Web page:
Alpha Ursae Minoris (Polaris, Pole Star, North Star) – This yellow, double star has a magnitude of 2.0 and is the brightest star in Ursa Minor (but only the 48th brightest star in the sky).
It’s located at the end of the Little Dipper’s handle. The primary is yellow, the secondary, 9.10 magnitude component, is pale white. The two are 18.4 arcseconds apart and easy to spy in a backyard scope.
Polaris is 430 light-years away.
Beta Ursae Minoris (Kochab) – This double star system is the second brightest star in Ursa Minor and is one of the bowl stars in the Little Dipper.
The 2.1 magnitude, orange giant and its 12.8 magnitude secondary component are 214.1 arcseconds apart and make a challenging split in a smaller telescope.
Kochab is 126 light-years away and its traditional name originates from the Arabic phrase for ‘the star’. Kochab and Pherkad form a small asterism called the ‘Guardians of the Pole’ as they were the twin pole stars from 1500 BC to 500 AD.
Gamma Ursae Minoris (Pherkad) – This white giant star has a magnitude of 3.0 and is the third brightest star in Ursa Minor.
Pherkad is one of the bowl stars in the Little Dipper and is 480 light-years away.
Its traditional name is derived from the Arabic phrase for ‘the two calves’ in reference to Pherkad and Kochab being the ‘Guardians of the pole’.
Delta Ursae Minoris (Yildun, Gildun, Vildiur) – This double star has a magnitude of 4.4 and is the sixth brightest star in Ursa Minor. It’s one of the handle stars in the Little Dipper.
The white, main-sequence primary and its secondary component are 4.5 arcseconds apart but not resolvable in a backyard scope.
Delta Ursae Minoris is 891 light-years away and its traditional names are taken from the Turkish word for ‘star’.
Epsilon Ursae Minoris (Urodelus) – This triple star system is the fourth brightest star in Ursa Minor. It’s one of the handle stars in the Little Dipper.
The 4.2 magnitude, yellow-orange giant and its 12.3 magnitude, dwarf secondary component are 76.6 arcseconds apart. The primary is an eclipsing spectroscopic binary with a period of 39.5 days resulting in a brightness variation from 4.19 to 4.23.
Epsilon Ursae Minoris is 345 light-years away and its name Urodelus is Greek for the ‘Conspicuous Tail’ of the Little Bear.
Zeta Ursae Minoris (Alifa al Farkadain) – This white, main sequence, 4.3 magnitude, variable star is the fifth brightest star in Ursa Minor. It’s one of the bowl stars in the Little Dipper.
Zeta Ursae Minoris is 375 light-years away. Alifa al Farkadain is Arabic for ‘the dim one of the two calves’. This is a mistranslation (or misnaming) because in ancient Arabia the front stars of the Little Dipper’s bowl were known as calves.
Eta Ursae Minoris (Anwar al Farkadain) – This double star is the seventh brightest star in Ursa Minor. The 5.0 magnitude, yellow-white, main sequence primary has a 15.3 magnitude secondary star beyond the reach of a backyard scope.
Eta Ursae Minoris is one of the bowl stars in the Little Dipper and is the dimmest of the asterism’s stars.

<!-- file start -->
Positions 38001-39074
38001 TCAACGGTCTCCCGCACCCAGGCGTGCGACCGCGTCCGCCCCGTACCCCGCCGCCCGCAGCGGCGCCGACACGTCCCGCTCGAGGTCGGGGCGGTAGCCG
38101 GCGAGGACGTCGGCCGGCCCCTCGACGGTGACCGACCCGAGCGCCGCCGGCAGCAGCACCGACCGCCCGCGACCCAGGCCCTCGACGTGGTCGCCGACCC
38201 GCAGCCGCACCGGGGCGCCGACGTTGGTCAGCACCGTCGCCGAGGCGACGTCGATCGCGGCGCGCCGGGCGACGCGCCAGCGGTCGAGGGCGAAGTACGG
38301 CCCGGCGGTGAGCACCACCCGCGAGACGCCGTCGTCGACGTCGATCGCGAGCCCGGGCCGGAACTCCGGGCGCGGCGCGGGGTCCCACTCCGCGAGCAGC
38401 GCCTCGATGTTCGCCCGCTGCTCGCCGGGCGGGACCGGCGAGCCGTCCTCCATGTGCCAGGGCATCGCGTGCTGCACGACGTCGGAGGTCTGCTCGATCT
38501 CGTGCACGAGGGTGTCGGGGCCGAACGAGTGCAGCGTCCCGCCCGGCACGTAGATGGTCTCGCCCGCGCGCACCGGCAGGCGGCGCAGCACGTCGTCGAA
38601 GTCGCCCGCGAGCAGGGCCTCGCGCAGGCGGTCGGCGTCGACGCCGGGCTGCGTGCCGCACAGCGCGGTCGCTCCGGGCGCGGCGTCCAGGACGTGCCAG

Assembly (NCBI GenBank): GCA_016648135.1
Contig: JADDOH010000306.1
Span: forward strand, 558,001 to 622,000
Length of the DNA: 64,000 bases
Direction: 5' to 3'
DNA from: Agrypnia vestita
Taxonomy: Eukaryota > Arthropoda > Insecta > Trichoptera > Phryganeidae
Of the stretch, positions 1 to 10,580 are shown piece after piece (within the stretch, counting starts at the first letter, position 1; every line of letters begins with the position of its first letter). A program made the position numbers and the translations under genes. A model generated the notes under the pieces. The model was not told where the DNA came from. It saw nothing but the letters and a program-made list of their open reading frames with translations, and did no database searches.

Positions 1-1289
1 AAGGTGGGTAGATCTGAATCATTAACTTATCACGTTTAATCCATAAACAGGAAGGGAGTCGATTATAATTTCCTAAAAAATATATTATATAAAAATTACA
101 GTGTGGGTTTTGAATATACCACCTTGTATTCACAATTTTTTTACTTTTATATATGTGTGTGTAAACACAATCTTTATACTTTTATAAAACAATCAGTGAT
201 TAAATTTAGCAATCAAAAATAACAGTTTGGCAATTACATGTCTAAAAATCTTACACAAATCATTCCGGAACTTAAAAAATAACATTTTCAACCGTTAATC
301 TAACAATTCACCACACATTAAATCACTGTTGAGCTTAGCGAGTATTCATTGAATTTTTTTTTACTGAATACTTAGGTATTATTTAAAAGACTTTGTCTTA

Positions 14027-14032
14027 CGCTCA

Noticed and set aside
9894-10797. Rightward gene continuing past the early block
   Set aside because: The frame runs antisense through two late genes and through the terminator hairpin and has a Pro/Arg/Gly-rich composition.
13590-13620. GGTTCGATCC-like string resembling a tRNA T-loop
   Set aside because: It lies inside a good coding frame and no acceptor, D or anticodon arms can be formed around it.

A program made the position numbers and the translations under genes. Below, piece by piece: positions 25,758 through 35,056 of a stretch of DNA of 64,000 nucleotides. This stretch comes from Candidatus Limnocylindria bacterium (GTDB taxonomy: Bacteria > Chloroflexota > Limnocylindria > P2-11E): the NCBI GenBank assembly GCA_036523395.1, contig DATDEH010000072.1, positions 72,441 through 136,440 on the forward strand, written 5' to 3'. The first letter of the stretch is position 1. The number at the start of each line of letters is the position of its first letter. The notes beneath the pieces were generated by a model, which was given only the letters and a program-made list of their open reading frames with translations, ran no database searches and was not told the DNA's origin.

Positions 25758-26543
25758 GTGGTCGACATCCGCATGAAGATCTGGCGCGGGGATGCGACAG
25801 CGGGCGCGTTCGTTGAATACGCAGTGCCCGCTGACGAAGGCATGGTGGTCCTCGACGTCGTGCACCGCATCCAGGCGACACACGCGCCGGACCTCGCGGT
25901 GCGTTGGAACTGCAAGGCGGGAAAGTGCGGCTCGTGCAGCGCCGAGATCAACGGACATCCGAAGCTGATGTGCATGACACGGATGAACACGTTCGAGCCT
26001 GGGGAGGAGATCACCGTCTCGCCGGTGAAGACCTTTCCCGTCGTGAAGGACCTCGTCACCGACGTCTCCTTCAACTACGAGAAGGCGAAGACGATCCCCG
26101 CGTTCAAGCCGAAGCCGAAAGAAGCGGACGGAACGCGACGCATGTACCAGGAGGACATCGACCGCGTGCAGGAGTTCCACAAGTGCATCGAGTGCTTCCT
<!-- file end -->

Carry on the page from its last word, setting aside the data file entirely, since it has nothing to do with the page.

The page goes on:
Eta Ursae Minoris is 97 light-years away and Anwar al Farkadain is Arabic for ‘bright one of the two calves’; this name was originally applied to Kochab.
Theta Ursae Minoris – This red giant star has a magnitude of 4.98 and is 856 light-years away.
Star Hopping From Ursa Minor
The special position of Polaris in the night sky makes it a handy jumping-off point for finding other night sky sights.
NGC 6543 (Cat’s Eye Nebula) – Find Polaris. Draw an imaginary line approximately 20° from Polaris to Delta Draconis and Chi Draconis which are towards the bowl of the Little Dipper and are 6° apart.
Imagine Delta Draconis and Chi Draconis are the base of an equilateral triangle pointing toward Draco’s head; NGC 6543 is at the top corner of this triangle.
NGC 6503 (Spiral Galaxy) – Follow the steps above to locate Delta and Chi Draconis.
Imagine a right angle triangle with Chi Draconis at the 90° corner, Delta Draconis at the other corner of the base, and the hypotenuse roughly parallel to Draco’s head; the magnitude 10.0 spiral galaxy NGC 6503 is at the third corner of this triangle.
Objects To See Within Ursa Minor
Ursa Minor doesn’t contain any Messier objects and few of its other deep sky objects are suitable targets for small telescopes. However, you might try the following:
NGC 5832 – This spiral galaxy has a magnitude of 12.9 and an apparent size of 1.9 x 0.8 arcminutes. It’s 31 million light-years away and is at right ascension 14h 57m 52s and declination +71° 36’ 4”.
NGC 6217 – Also a spiral galaxy but brighter at magnitude 11.24. It has an apparent size of 2.2 x 1.6 arcminutes and is 81 million light-years away. Locate it at right ascension 16h 31m 41s and declination +78° 9’ 18”.
Ursa Minor is a faint, easy to find constellation with a well known asterism; the Little Dipper.
Some of the brightest stars in this circumpolar constellation are double stars and worthy targets for small telescopes. Hop on over from the Big Dipper to Polaris to enjoy the wonders of this constellation.